Author Topic: GHz Microcontrollers? You Bet!  (Read 6266 times)

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Offline mark03

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Re: GHz Microcontrollers? You Bet!
« Reply #25 on: October 03, 2019, 07:43:55 pm »
The increase in MHz is good, the increase in Watts not..

The pattern that I have seen thus far is newer processors which run at faster speeds, can be under-clocked to run at the same speed as the old tech, with lower power.  Hopefully that remains the case.  I know that there are leakage issues at the smaller process nodes.  NXP was talking up FD-SOI a while back, but that seems to have been delayed...

Edit: press release says this chip *is* built on FD-SOI.  So I would expect the power numbers to be significantly better than STM32F7/H7 and the prior iterations of iMX RT.  Will be interesting to see when it actually ships in quantity (at Digikey).

A shame about the high-pin-count package though.  Hopefully they will migrate the 28nm FDSOI stuff into the more mainstream parts eventually.
« Last Edit: October 03, 2019, 07:59:48 pm by mark03 »
 

Offline Marco

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Re: GHz Microcontrollers? You Bet!
« Reply #26 on: October 03, 2019, 08:10:33 pm »
The I.mx7ulp seems finally in production, so they seem to be getting fdsoi in grip ... 2 years behind schedule.
 

Offline lucazader

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Re: GHz Microcontrollers? You Bet!
« Reply #27 on: October 03, 2019, 08:36:01 pm »
I am really liking the trend towards flashless MCU's.

They are much cheaper than the flash based ones, and then you can use off the shelf QSPI memory that is a fraction of the cost per KB that the on hip flash costs.

It allows manufacturers to produce smaller higher yield dies, which results in cheaper processors.
Or it allows them to switch to smaller more power efficient production nodes.
Or put that die area towards on chip dcdc subsystems instead of the LDO's traditionally used to scale 3v3 down to the core voltage. Which again improves power consumption.

I very much like the idea of this chip.
Ability to run a few motors in a dedicated M4 core with low interrupt latency, and then have HMI, USB and WiFi/Ethernet comms on the other processor, all while maintaining low power consumption sounds like a great idea to me.
 

Offline radioactive

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Re: GHz Microcontrollers? You Bet!
« Reply #28 on: October 03, 2019, 08:51:39 pm »
What do they have for A/D converters on the new NXP parts?  I'm impressed with the 16-bit converters on the stm32h743 as well as the dsp capabilities.
 

Offline lucazader

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Re: GHz Microcontrollers? You Bet!
« Reply #29 on: October 03, 2019, 09:50:41 pm »
From what I can see they have only specified the sample rate of the ADC's in the literature released so far for this new chip (2MSPS).
This is faster than previous chips in the same line which are 12-bit 1MSPS units.

However i couldn't see any spec for the bit depth of the ADC ont he new processor.
 

Offline nctnico

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Re: GHz Microcontrollers? You Bet!
« Reply #30 on: October 03, 2019, 10:45:13 pm »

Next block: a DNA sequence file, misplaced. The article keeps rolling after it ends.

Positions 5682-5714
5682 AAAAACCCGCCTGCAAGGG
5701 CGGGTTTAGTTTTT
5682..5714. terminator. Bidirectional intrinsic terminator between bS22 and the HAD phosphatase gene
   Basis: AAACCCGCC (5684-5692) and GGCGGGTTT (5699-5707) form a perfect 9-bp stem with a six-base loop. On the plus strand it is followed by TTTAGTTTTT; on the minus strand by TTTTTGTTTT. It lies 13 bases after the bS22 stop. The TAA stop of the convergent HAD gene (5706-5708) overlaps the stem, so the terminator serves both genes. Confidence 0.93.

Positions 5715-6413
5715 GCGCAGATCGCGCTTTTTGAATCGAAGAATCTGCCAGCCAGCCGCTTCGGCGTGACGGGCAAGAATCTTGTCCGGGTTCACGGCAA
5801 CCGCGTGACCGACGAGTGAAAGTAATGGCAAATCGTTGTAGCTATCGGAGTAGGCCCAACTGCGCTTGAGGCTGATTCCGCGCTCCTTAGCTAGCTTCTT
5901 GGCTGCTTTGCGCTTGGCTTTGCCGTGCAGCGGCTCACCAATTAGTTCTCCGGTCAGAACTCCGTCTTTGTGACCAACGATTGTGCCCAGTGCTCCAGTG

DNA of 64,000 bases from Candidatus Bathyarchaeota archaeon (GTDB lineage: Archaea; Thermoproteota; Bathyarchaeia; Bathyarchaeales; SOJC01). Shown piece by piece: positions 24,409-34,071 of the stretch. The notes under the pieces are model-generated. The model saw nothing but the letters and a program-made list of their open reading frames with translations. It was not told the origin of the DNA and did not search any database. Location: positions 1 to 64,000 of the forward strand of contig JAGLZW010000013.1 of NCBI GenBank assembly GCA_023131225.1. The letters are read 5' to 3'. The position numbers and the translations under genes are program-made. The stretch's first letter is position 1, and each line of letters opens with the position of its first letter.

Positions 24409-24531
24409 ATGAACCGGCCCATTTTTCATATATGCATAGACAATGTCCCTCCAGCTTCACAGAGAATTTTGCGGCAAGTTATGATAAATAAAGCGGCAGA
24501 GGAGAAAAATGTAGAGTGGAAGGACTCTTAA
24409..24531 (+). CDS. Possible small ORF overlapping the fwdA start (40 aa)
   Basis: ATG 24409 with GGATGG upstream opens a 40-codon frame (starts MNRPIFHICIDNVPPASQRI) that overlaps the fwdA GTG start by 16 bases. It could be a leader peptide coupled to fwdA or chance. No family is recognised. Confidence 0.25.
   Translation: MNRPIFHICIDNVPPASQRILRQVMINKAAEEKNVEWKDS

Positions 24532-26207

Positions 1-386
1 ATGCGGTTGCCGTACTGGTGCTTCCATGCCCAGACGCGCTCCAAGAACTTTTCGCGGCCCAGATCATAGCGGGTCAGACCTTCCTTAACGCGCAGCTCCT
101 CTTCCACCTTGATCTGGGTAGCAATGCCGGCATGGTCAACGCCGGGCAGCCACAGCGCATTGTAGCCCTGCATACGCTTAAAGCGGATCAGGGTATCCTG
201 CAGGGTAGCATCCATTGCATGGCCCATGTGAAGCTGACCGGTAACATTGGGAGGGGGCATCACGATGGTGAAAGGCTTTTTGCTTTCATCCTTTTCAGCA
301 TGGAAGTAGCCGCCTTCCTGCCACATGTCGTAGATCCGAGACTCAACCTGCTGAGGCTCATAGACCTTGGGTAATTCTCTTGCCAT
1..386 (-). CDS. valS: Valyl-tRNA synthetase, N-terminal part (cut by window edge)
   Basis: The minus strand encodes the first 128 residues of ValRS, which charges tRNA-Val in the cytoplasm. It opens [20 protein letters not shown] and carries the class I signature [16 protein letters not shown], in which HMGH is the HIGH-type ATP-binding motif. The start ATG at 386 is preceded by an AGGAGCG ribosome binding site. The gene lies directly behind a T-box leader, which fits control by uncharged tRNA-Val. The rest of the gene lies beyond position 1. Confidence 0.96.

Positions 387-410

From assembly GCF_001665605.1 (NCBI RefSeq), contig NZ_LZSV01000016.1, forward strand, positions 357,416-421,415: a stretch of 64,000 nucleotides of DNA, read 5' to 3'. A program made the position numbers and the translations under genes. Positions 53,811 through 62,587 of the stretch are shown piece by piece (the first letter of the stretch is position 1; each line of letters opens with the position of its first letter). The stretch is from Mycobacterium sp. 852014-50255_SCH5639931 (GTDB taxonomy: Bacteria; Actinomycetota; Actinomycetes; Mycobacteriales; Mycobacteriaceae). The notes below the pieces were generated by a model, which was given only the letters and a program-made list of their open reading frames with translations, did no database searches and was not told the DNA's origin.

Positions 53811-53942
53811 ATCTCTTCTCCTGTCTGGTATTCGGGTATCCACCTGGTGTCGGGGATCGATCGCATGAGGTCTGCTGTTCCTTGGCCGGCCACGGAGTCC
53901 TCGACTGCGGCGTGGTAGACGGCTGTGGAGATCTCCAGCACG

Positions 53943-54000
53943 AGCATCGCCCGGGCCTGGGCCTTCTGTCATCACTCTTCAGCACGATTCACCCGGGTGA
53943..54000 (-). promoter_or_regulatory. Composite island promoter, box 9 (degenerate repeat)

Everyone talks up Linux for these high end applications but it comes with a huge amount of development burden just getting Yocto setup so you can end up with a small, tight binary that just boots and runs.
On the other hand, you get real memory. I don't understand why these faster MCUs don't get LPDDR3/4 support ... why only support SDRAM? It's 3 decades old, are they taking the piss?
I think these kind of MCUs are designed to put on a 4 layer board. An LPDDR4 design needs 8 layers at the very least.
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Online jhpadjustable

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Re: GHz Microcontrollers? You Bet!
« Reply #31 on: October 03, 2019, 11:14:30 pm »
A lot more MCUs are likely to run from RAM in the next few years, many booted from a local serial flash die in an MCM.
Wouldn't that be stealing intellectual property from China?   :popcorn:
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Offline Marco

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Re: GHz Microcontrollers? You Bet!
« Reply #32 on: October 03, 2019, 11:32:07 pm »
ST maintains you can use the stm32mp1 with lpddr3 on a 4 layer PCB, without blind vias even. See their routing application note.
« Last Edit: October 03, 2019, 11:36:58 pm by Marco »
 

Online thm_w

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Re: GHz Microcontrollers? You Bet!
« Reply #33 on: October 04, 2019, 12:29:03 am »
Let me know when a 1GHz beast is available in QFN or QFP48  :D

I am really liking the trend towards flashless MCU's.

They are much cheaper than the flash based ones, and then you can use off the shelf QSPI memory that is a fraction of the cost per KB that the on hip flash costs.

It allows manufacturers to produce smaller higher yield dies, which results in cheaper processors.
Or it allows them to switch to smaller more power efficient production nodes.
Or put that die area towards on chip dcdc subsystems instead of the LDO's traditionally used to scale 3v3 down to the core voltage. Which again improves power consumption.

Good point, 1MB of flash is ~50c digikey, whereas moving from 256kB to 2MB for an STM32 is a massive $5-10 increase in price. The question is, how much of that is profit margin and how much is actual inherent cost of the chip? We know with other consumer goods the margin is much higher on the larger parts, and that the low end parts are often remarks/bins of the high end ones.
So many manufacturers may be reluctant to do this.
 

Offline lucazader

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Re: GHz Microcontrollers? You Bet!
« Reply #34 on: October 04, 2019, 12:35:07 am »
Good point, 1MB of flash is ~50c digikey, whereas moving from 256kB to 2MB for an STM32 is a massive $5-10 increase in price. The question is, how much of that is profit margin and how much is actual inherent cost of the chip? We know with other consumer goods the margin is much higher on the larger parts, and that the low end parts are often remarks/bins of the high end ones.
So many manufacturers may be reluctant to do this.